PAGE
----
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Kolmanskop was once home to hundreds of German families who descended on the area in the early 1900s in the hopes of changing their fortunes and finding diamonds (that were literally lying in the sand). It all began in 1908 when Zacherias Lewala, a railway employee, was removing dirt from the train tracks and made an unusual find.
Perplexed, he took the glittering stone to his employer, who also happened to have formerly worked for De Beers, the world’s leading diamond mining company. The stone was identified as a diamond and soon the quiet Kolmanskop became a frenzy of fortune-grabbing hopefuls.
Within the space of a few short years, Kolmanskop had become fully established and operational, looking much like any traditional, small German town. Despite the scorching desert conditions and lack of much other life around, by 1908 it was occupied by hundreds of German settlers. Hotels sprang up, as did a casino, theatre, town hall, and even a playground and swimming pool for the kids.
In 1912, Kolmanskop produced one million carats – or 11.7 percent of the world’s total diamond production. The wealth that these gems generated meant miners could afford every luxury. The town was in its heyday and an ice plant was established to help keep drinks cool. Residents dined on champagne and caviar while opera singers arrived from Europe to keep them entertained. Water was shipped in by rail, turning Kolmanskop into a lush and thriving oasis.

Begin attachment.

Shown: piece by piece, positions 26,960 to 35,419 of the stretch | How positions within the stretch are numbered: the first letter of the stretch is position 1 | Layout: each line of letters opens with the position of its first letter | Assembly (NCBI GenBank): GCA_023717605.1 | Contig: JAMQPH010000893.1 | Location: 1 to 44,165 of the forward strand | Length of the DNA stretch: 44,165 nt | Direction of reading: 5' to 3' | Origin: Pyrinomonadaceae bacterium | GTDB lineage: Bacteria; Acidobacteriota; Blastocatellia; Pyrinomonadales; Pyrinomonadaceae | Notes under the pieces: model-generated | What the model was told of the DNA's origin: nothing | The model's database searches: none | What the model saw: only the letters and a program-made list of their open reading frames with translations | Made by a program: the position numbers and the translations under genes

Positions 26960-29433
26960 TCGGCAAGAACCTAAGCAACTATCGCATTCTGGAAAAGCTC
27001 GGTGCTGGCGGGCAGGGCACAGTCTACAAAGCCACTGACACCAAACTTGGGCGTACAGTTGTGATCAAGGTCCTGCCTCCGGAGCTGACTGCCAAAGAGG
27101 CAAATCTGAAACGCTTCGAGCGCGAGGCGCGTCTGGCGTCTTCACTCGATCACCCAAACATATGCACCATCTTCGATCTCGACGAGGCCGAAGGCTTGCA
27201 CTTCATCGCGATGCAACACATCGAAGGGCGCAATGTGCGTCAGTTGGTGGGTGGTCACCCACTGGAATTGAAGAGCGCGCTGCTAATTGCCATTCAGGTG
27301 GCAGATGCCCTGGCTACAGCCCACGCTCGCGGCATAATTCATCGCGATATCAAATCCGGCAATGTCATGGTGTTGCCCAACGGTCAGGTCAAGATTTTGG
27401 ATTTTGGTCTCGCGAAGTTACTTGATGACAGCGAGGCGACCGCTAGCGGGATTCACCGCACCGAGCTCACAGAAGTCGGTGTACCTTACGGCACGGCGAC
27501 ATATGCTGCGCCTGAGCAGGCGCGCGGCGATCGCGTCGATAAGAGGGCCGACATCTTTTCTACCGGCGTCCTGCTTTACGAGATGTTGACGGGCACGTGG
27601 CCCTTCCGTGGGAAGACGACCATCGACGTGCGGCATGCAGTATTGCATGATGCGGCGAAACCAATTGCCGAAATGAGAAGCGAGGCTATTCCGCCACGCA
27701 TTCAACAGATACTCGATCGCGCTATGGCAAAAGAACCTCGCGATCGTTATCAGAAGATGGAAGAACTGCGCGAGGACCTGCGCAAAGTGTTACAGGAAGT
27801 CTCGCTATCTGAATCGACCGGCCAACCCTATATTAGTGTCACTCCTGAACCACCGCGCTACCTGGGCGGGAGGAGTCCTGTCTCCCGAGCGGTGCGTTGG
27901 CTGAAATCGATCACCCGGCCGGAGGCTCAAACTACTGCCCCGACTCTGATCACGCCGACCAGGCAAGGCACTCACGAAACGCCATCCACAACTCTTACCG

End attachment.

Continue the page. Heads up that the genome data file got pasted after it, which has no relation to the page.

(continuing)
By the early 1930s, the diamonds that had once been so easy to find began to dry up, and Kolmanskop began to loose some of its lustre. Its shine faded even more when the richest diamond bearing deposits ever known were found on the beach over 200 kilometres (124 miles) away from the town. The fortune-seeking miners left as fast as they had arrived, with most heading south in search of further easy pickings. The seemingly never-ending supply of diamonds was now no more, and the town was abandoned as abruptly as it had sprang up.
Today, Kolmanskop is but a whisper of its former glory days. Over the years the desert has reclaimed ownership of the town and filled the once lively houses with sand and dust. Wind and sun have also taken their toll, although the distinct German architecture is still visible to the naked eye.
Besides the ghost town of Kolmanskop, the Skeleton Coast is also awash with the hardships of ancient mariners and many a seafaring vessel has met its doom along this treacherous strip of coastline. Thick, cloying fog often blankets the area as a result of the icy cold sea meeting the scorching hot desert, resulting in zero visibility for naval navigators.
Although many of the wrecks have been entirely destroyed by the sun and salty sea air, some are still intact and can be viewed up close. Among the more famous are the Dunedin Star that ran aground in 1942 and the Edouard Bohlen that today appears to be stranded in the middle of the desert.